Have I forgotten to mention that Story Week Festival is fun? Damn fun. If for no other reason, you should come so you can have fun. We need a little fun, don’t we? It is the fun part of this that made it easier for me to face the challenges in my own life (divorce, illness, international war) and perhaps, as the world seems to get a little harder each day, Story Week can offer a bit of respite to you, as well.  “We read to know we are not alone,” C. S. Lewis said. Ralph Waldo Emerson said, “In the highest civilization, the book is still the highest delight. He who has once known its satisfactions is provided with a resource against calamity.”

The 15th Anniversary Story Week starts Sunday, March 13, 2011. Writing workshops lead the whole thing off, followed in the evening by a 2nd Story reading at Martyrs’ on Lincoln in Chicago. (Full disclosure, I will be reading, as will my friends, Eric May, Lott Hill, and April Newman.) Why don’t you join us is this gathering of resources against calamity, in this pursuit of the highest delight? You’re gonna dig it. I promise.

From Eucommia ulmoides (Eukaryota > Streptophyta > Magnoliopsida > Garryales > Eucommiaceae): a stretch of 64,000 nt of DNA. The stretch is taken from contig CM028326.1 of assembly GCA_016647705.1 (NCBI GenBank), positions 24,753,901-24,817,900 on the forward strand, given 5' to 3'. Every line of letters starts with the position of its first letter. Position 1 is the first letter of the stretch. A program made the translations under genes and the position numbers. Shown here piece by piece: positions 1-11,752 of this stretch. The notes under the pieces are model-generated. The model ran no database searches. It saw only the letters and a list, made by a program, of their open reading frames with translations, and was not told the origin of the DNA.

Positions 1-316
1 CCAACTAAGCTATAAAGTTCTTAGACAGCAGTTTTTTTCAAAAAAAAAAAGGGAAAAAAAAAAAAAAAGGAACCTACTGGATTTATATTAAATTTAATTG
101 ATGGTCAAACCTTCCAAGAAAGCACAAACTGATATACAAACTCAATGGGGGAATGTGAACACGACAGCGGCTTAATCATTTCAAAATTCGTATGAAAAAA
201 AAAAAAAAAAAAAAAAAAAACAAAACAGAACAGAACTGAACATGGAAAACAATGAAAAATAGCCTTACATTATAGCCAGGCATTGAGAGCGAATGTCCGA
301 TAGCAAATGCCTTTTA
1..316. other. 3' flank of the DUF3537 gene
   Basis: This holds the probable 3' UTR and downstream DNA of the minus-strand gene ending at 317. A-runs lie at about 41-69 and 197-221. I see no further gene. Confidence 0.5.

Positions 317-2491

Limited Copies of The Temple of Air Available at Story Week Festival of Writers

So one of the groovy things about working with a small, independent press like Elephant Rock Books is that you get a lot of hands-on experience. Here my hands are on a few advance copies of The Temple of Air. I got to pick up the order of event copies for Columbia College Chicago Fiction Writing Department’s Story Week Festival of Writers to ensure that they arrived in time for the festival. And then I had to drink a glass of fermented beverage with my dear husband, the wonderful Philip Hartigan, in a congratulatory toast.

It’s real friends. Real. Cool.

Oh, and here’s me toasting the girl on the cover. And no, my male friends, I do not know who she is. Funny how whenever I show the cover to a man, they say “Who’s the babe?” And when I show it to a woman, they say, “Great cover!” (It is, by the way. Thanks Melissa C. Lucar. Thanks, too, Lee Nagan. You know why.)

So there it is. My book. I don’t know what else to say. Oh, wait, I do. Read it if you can. I’d appreciate it. So would my publisher. Especially if you bought a copy.

Okay, I’ll stop writing now. (Not forever, just for this blog post.)